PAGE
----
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Ondřej Čertík
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Unusual view.
From below, marbled-looking swirls of Jupiter’s atmosphere can be seen in this citizen scientist created image that uses data from our Juno spacecraft: http://go.nasa.gov/2kNj9W8
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I didn't realize that tomorrow (January 27) will be exactly 50 years from the Apollo 1 fire.
Leading up to our annual Day of Remembrance on Tuesday, we're honoring the Apollo 1 crew for the 50th anniversary of the tragedy at 10 a.m. EST today at the Astronauts Memorial Foundation hall in the Kennedy Space Center Visitor Complex. Watch live: https://www.nasa.gov/nasalive
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A similar Curtiss-design pusher is available for everybody to see at the Albuquerque airport since 1989. It's in great condition, and I am very happy that "The Albuquerque Museum and the Albuquerque International Sunport jointly purchased this historic airplane for the people of Albuquerque.", more at the link below. I spent at least an hour just looking at it at the airport one time, and every time I arrive in ABQ, I spend several seconds looking at it, as it is prominently displayed there when you exit the airport.

https://www.cabq.gov/culturalservices/albuquerque-museum/museum-collections/history/online-history-exhibitions/the-1914-ingram-foster-biplane
Today in 1911: Eugene Burton Ely made the first successful landing and take-off from a naval vessel. In this photo, Ely guides his Curtiss Model D biplane for an imminent landing on a platform constructed on the stern of the USS Pennsylvania, anchored in San Francisco Bay, CA.

While Ely had flown from the deck of the USS Birmingham the previous November, this was the first successful landing of an airplane on a ship. Paired with a take-off from the USS Pennsylvania later that same day, the achievement marked the beginning of naval aviation. More from our story archive: http://s.si.edu/2fPDdF8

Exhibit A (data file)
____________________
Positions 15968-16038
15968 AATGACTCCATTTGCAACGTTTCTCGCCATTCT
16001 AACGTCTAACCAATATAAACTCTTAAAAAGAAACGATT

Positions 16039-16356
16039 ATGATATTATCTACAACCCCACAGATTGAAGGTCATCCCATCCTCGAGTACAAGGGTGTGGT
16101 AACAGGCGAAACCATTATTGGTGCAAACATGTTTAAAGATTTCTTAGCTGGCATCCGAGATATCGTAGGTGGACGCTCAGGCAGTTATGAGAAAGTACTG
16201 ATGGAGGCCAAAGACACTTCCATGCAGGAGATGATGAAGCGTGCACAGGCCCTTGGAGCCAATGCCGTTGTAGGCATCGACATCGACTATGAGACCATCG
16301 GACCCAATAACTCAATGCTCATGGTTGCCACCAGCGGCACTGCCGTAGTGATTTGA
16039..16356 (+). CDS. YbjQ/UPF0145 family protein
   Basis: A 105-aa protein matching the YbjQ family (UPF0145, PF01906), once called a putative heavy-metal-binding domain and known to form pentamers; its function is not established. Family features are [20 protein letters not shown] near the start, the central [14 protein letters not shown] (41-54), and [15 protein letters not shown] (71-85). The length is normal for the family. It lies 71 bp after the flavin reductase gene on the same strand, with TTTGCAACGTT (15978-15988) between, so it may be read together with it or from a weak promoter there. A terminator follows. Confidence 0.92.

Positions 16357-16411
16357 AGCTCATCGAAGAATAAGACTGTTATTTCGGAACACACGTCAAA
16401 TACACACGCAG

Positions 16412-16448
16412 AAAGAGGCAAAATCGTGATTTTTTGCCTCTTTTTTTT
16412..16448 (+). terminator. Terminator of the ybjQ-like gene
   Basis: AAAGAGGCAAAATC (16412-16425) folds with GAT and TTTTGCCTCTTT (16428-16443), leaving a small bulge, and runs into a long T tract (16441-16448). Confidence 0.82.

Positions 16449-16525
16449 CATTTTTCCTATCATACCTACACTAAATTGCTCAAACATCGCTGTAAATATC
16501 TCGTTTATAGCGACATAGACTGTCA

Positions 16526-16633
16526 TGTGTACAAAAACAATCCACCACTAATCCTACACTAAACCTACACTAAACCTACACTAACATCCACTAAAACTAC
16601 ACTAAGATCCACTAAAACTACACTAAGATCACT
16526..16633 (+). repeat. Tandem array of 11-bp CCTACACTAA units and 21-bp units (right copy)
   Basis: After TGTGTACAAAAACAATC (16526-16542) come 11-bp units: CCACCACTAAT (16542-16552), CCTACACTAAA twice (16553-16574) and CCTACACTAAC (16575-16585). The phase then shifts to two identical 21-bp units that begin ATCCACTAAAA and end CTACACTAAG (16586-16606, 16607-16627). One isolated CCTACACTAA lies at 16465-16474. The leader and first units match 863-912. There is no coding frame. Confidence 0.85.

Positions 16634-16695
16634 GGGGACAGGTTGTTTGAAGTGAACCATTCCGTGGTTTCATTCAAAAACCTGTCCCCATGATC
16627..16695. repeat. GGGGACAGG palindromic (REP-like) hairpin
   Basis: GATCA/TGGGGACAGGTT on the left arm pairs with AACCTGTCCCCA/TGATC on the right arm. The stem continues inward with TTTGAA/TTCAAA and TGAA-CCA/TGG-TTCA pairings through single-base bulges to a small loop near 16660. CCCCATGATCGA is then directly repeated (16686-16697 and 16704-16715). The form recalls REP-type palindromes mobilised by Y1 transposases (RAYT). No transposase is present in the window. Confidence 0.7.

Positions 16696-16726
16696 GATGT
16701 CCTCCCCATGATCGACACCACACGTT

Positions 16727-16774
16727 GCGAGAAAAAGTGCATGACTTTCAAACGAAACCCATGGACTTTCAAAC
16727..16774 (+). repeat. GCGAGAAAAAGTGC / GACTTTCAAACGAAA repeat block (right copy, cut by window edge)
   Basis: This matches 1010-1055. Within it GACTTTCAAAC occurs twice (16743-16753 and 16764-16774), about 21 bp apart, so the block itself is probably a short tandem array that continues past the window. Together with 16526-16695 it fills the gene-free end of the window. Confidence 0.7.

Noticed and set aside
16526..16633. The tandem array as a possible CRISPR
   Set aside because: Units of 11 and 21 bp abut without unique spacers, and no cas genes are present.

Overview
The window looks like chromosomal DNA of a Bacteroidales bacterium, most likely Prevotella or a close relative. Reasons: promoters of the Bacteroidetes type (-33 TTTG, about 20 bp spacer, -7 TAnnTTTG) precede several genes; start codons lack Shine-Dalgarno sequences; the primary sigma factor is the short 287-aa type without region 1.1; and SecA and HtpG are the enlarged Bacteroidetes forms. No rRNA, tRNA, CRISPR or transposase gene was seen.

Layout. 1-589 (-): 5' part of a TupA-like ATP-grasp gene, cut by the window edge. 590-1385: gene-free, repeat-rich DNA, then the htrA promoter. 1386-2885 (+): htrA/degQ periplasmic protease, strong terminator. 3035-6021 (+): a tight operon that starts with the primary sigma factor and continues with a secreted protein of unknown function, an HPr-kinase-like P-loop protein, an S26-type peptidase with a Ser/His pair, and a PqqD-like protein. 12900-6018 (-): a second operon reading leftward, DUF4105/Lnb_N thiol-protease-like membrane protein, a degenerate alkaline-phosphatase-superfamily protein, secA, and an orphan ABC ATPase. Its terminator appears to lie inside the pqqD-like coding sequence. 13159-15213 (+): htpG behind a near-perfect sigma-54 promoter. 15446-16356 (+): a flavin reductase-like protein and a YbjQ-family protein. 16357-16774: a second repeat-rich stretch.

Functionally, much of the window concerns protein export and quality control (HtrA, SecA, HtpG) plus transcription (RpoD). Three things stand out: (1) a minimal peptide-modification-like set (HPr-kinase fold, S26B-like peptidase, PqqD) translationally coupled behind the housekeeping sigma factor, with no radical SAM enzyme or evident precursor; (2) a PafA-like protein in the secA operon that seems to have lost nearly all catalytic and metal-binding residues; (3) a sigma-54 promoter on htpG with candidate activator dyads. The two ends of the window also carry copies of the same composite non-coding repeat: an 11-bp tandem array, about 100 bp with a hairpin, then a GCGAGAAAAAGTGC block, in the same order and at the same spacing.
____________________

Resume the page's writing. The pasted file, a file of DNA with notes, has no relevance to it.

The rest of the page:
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This is unsettling. I think the first antibiotic, penicillin, was discovered by Alexander Fleming in 1928, but it only became widely available after WWII. Before that, people died from relatively simple and curable (by antibiotics) diseases. I hope we are not returning to that era again.

https://www.theatlantic.com/health/archive/2017/01/a-superbug-resistant-to-26-antibiotics-killed-a-woman-itll-happen-again/513050/

https://www.rt.com/usa/373612-superbug-resistant-antibiotics-kills/

http://www.bbc.com/news/health-38609553

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Very interesting if the prediction turns out to be correct.

h/t +John Baez
Red nova

A "red nova" due to two stars merging might take place in 2022, and would likely be visible from Earth. (Alas, the linked article illustrates this with a picture of two merging bluish stars.)

The stars have been observed orbiting each other with an exponentially increasing angular velocity over the last three years, and they are believed to already be surrounded by a shared envelope of gas. If they are seen merging, this will be the first case of such an event being predicted in advance, making it possible to study the pre-collision phase.

Thanks to +Peter da Silva

The full paper is here: http://www.calvin.edu/academic/phys/observatory/MergingStar/MolnarEtAl2017.pdf

http://www.sciencemag.org/news/2017/01/colliding-stars-will-light-night-sky-2022

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Arnie shows how to take the high road. A very useful skill.

http://time.com/4625886/arnold-schwarzenegger-donald-trump-abraham-lincoln/

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I can't remember ever hearing of the Bismarck battleship, but this is a pretty epic story, how Bismarck was chased and eventually sunk.

https://en.wikipedia.org/wiki/German_battleship_Bismarck



h/t +Ron Lewenberg

http://www.royalnavy.mod.uk/news-and-latest-activity/news/2016/december/12/161212-naval-pilot-who-crippled-the-bismarck-dies-aged-97

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Good article by Washington Post, and nice graphs.
There are several informative, beautiful maps here. My favorites are the railroad and waterway tonnage because they're a little different than the kind I see most often and the insight jumps right out. I used ot work in the power industry and could never find data to map the whole power grid. I want to know how they got it!

https://www.washingtonpost.com/graphics/national/maps-of-american-infrastrucure/

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Sad to see people celebrating fires in Israel.

h/t +Michael Safyan​
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